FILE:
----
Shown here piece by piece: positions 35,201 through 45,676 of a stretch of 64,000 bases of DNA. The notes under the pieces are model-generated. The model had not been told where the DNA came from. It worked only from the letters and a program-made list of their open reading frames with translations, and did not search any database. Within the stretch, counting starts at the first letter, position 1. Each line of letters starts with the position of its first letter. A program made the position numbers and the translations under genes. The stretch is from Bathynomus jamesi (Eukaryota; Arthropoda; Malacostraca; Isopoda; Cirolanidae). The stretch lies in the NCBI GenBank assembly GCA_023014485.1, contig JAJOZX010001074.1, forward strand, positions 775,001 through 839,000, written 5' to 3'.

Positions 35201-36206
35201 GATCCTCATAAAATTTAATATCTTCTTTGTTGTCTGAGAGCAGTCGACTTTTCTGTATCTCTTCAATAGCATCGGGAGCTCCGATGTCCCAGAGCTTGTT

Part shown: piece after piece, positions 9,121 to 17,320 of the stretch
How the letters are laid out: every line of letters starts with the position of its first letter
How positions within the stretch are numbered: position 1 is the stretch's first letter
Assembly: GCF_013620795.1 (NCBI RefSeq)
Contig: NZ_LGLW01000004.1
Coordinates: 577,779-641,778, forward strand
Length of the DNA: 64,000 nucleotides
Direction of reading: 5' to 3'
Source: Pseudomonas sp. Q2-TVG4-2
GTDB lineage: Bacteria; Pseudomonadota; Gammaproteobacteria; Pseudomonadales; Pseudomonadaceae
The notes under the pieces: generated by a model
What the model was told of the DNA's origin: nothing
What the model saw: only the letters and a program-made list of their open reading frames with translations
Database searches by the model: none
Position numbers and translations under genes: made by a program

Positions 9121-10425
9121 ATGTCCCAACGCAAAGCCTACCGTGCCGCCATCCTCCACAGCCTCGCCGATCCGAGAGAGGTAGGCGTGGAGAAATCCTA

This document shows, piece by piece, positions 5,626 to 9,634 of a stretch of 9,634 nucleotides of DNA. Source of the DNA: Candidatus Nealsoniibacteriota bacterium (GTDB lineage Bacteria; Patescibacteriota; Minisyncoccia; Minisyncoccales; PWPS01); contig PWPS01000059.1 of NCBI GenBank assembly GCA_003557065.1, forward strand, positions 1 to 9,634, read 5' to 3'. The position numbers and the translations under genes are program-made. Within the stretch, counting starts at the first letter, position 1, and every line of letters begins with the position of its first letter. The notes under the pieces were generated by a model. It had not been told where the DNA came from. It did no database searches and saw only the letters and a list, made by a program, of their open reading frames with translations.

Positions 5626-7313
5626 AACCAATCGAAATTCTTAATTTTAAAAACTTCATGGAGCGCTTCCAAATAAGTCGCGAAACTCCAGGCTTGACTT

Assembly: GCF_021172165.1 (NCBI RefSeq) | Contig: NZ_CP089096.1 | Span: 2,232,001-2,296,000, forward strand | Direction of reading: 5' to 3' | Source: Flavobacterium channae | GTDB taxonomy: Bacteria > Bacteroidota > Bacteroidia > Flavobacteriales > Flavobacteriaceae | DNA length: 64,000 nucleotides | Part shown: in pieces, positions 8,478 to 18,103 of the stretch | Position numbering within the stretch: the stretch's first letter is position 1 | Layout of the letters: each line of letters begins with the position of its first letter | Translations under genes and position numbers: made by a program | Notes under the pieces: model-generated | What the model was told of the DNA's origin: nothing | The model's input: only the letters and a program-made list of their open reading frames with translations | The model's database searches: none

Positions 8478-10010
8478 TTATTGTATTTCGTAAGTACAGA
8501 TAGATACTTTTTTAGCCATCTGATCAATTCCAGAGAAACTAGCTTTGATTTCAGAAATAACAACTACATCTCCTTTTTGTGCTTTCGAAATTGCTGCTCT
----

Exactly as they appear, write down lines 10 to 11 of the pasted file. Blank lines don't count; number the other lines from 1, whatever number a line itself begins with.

Length of the DNA: 64,000 nucleotides
Direction of reading: 5' to 3'